The Scandals Buhari Cannot Ignore
In a little over a month from now the President-elect General Muhammadu Buhari is scheduled to be sworn into office. His road to the presidency was not an easy one and should one day inspire a Hollywood movie. In terms of perseverance and human endurance, Buhari's tenuous route to the presidency can only be compared to the travails of the late South African president Nelson Mandela in African contemporary history.
Just like Mandela, Buhari endured the indignity of incarceration soon after his overthrow in a palace coup in 1985. Buhari also survived the most vicious negative media campaign ever waged against any Nigerian - dead or alive- to clinch the right to take up temporary residence in the Aso Rock Villa on May 29, 2015. Indeed, when the history of the 2015 Presidential election is documented for posterity, it will be marked by the crude and desperate strategies adopted by the PDP to undermine his legitimate aspiration for the presidency.
The moves included fare-faced lies packaged and sold to the typically gullible Nigerian populace as the gospel truth, as well frenzied efforts to compromise the judiciary to disqualify him altogether. Mercifully for the Nigerians who voted for change, those efforts came to naught and Buhari was elected regardless.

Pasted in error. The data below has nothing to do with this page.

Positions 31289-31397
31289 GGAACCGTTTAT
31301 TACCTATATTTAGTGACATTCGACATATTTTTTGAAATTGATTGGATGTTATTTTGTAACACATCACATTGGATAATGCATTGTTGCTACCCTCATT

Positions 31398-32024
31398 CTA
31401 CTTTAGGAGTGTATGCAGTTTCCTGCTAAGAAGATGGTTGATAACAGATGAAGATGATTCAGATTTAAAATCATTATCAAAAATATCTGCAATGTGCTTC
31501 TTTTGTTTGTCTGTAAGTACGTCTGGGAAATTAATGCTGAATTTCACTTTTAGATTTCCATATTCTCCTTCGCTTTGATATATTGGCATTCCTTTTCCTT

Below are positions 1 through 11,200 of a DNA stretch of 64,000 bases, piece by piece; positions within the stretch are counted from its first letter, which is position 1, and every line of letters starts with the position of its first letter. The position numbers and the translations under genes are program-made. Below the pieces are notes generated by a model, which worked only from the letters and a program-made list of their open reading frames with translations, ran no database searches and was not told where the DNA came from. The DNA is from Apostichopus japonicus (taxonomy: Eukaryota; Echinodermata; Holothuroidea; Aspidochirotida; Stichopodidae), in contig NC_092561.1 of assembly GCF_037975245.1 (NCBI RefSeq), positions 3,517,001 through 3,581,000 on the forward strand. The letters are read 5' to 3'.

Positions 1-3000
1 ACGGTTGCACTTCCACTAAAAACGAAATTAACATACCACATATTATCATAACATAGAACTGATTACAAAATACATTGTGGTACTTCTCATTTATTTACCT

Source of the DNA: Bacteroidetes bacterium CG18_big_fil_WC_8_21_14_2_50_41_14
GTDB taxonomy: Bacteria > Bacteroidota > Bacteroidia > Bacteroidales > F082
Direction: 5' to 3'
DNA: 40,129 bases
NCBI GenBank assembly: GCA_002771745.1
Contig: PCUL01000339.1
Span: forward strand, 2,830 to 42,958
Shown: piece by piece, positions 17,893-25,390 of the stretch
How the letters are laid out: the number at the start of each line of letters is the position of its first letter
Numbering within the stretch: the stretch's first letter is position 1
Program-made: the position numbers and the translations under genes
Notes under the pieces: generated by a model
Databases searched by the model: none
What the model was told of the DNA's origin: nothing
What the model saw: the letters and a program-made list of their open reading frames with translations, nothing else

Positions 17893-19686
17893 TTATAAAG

But the desperate and bitter opposition to Buhari's candidacy has inevitably given rise to several theories. Far from the unpardonable lies told about Buhari's hidden agenda to Islamize Nigeria, it has become obvious that the outgoing PDP administration may be scared stiff of any notion of a robust inquest into the litany of corruption scandals that defined the presidency of Goodluck Jonathan in the past six years.
These scandals are not new. They are already in the public domain. Yet, the biggest mistake we can make is to imagine that they are restricted to alleged financial crimes alone because the scandals widely attributed to the Jonathan administration transcend political and social crimes as well. A brief chronology of such scandals, not necessarily in terms of their gravity and sabotage of the Nigerian political economy, is of the essence at this point.
First on the list of such scandals is the issue of the twenty billion dollars the Nigeria National Petroleum Corporation (NNPC) somehow refused or failed to remit to the Federation Account as required by our extant laws. Twenty billion dollars is not exactly peanuts, and, if it was actually diverted into private accounts like many critics have suggested, then it must rank as the biggest single heist in the history of mankind. Even with our record as unquestionably the most corrupt nation in the world, the amount is simply cofounding. The folks at the Guinness Book of Records may require some catching up to do here. Both the legislative and executive arms are thought to have investigated this scandal, but no report has yet been published to the best of my knowledge.